Please keep in mind that every house lift job is different and the cost of raising a house can vary greatly because of the different factors involved. The cost of elevating a house above the floodplain can vary greatly, but in general, a lift of a simple house on a pier and beam foundation could be $40,000, whereas a large, two story house could cost $250,000 or more. Below we have outlined some of the basic cost factors that are involved.
House Elevation Costs
Level 1 service is suitable for those homeowners / builders that want the house elevation service only. It does NOT include other services such as installation of a new foundation system, reconnection of plumbing or electrical systems, and other finishing tasks. It is suitable for slab lifts, slab separation lifts, and pier & beam lifts.
Cost of Level 1 $10 – $18 per square foot of house footprint (prices vary per project)
Level 2 service is suitable for those homeowners / builders that want some, but not all of our services. It includes house elevation and installation of the new foundation system. It is suitable for slab lifts, slab separation lifts, and pier & beam lifts.
Cost of Level 2 $30 – $60 per square foot of house footprint (prices vary per project)
Level 3 is our most complete house elevation service. It is a “turn key” service, that is, it includes all services from project concept to completion. This includes house elevation and all elements of the architectural, engineering, and structural design tasks. It does NOT include any interior remodeling. It is suitable for slab lifts, slab separation lifts, and pier & beam lifts.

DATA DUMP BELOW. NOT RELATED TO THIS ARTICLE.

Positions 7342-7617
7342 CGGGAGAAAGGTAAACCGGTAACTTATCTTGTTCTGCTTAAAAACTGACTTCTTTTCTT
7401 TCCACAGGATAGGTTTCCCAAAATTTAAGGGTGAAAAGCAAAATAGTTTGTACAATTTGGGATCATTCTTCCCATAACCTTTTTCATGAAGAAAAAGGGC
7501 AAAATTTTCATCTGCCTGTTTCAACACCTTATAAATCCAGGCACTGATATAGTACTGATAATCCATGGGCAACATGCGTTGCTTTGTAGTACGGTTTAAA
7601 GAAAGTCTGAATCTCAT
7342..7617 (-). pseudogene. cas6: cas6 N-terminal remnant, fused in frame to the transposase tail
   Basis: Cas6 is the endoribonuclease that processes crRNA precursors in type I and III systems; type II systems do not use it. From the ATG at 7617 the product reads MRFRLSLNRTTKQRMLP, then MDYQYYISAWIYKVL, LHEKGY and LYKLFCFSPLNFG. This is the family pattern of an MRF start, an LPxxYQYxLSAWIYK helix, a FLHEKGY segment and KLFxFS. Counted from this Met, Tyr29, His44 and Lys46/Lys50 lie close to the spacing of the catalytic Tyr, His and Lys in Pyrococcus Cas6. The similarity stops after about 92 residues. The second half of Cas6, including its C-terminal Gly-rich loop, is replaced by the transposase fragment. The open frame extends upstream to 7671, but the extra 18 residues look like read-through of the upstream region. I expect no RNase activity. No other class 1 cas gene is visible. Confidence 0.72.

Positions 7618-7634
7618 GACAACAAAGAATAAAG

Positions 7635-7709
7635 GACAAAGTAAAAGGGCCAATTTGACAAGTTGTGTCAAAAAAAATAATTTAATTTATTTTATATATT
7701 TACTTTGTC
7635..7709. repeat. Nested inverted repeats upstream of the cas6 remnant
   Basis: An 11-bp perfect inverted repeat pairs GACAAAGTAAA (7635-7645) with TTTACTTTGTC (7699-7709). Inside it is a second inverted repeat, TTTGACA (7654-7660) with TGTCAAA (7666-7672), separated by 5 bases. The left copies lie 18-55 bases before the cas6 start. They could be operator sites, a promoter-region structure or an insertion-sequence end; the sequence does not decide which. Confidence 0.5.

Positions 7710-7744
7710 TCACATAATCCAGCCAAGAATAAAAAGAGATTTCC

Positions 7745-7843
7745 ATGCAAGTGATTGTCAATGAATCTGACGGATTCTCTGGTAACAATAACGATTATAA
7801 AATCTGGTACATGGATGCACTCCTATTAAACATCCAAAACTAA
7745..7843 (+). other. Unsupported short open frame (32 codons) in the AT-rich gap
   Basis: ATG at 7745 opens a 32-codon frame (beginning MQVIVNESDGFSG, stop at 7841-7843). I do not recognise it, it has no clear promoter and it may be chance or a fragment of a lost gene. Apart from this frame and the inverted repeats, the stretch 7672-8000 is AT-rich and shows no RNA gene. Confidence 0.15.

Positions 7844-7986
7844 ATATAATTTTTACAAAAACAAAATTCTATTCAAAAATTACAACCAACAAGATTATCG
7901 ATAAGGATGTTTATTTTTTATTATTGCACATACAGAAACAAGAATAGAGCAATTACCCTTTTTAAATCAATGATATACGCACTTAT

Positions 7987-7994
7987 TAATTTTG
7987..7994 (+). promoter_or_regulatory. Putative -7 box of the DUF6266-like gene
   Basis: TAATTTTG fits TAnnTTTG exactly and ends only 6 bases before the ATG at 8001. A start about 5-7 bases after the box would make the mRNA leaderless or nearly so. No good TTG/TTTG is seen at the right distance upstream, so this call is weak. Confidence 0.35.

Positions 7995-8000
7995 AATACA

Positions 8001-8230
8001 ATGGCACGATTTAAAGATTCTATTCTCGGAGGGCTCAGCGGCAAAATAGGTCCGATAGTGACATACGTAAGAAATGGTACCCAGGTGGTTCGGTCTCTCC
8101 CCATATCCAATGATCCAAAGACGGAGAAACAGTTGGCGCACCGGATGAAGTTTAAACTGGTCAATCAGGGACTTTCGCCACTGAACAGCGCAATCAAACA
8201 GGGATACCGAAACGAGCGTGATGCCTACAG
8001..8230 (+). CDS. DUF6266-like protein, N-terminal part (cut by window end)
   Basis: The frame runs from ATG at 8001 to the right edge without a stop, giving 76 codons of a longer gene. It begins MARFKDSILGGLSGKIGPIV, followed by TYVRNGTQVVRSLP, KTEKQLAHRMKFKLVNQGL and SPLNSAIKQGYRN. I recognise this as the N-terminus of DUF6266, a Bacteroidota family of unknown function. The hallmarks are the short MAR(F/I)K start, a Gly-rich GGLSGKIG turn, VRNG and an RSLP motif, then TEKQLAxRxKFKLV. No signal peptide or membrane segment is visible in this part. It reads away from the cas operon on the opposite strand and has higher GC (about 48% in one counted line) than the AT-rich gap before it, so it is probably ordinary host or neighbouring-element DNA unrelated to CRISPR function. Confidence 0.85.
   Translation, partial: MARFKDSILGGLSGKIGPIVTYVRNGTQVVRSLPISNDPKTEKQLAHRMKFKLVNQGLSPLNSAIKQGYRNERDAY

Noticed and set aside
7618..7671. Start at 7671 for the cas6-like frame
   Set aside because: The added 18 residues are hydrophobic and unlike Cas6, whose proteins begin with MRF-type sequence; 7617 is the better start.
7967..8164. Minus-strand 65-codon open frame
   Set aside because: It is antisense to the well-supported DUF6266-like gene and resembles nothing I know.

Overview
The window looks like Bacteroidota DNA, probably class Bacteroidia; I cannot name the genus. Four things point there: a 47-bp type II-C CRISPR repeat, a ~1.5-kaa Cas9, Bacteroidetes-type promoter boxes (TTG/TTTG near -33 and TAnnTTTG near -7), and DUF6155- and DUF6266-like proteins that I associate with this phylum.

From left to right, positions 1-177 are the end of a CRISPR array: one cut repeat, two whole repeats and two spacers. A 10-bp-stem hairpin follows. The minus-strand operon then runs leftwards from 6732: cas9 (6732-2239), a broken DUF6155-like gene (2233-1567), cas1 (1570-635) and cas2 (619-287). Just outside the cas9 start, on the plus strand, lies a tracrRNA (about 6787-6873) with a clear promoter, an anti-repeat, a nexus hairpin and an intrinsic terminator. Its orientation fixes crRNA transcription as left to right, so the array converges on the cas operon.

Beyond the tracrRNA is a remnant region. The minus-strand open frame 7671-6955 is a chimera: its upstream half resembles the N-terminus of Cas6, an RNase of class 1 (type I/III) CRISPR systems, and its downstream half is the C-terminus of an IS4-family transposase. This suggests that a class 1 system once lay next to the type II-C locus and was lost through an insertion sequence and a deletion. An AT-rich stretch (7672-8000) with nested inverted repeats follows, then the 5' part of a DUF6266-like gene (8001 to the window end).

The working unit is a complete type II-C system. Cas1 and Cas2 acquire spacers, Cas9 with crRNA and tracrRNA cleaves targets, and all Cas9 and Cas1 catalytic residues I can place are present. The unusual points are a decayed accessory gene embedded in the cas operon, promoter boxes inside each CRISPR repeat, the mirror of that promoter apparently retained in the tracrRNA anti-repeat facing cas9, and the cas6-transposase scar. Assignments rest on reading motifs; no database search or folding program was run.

Cost of Level 3 $60 – $90 per square foot of house footprint (prices vary per project)
Type of Foundation
Pier and Beam
A house sitting on a Pier and Beam Foundation is usually the easiest and lowest-cost of all house raising situations because there is room under the house that allows worker access. However, the cost can increase significantly if there is any damaged or rotten wood present. Sub-floors with wood rot would also have to be replaced.
The most common type of foundation found in Texas is the concrete slab foundation. Unfortunately home builders build these foundations with a minimum of concrete and steel rebar. This results in slab foundations that are “minimally functional.” After 10 – 20 years these slab foundations begin to crack from the annual stresses of vertical, horizontal, and diagonal soil movement. A slab foundation that has experienced multiple major cracks is more complex and will require more labor and more support during and after a house lift.
Primary Cost Factors
- Type of Foundation
- Condition of Foundation (pier and beam with rotted wood and concrete slabs with multiple cracks are more complex)
- Weight of House (one story vs. two story)
- Height of Lift (lifts above 6 feet are more complex)
- Type of Construction (exterior siding – brick, wood, or vinyl)
- Garage (attached vs. not attached)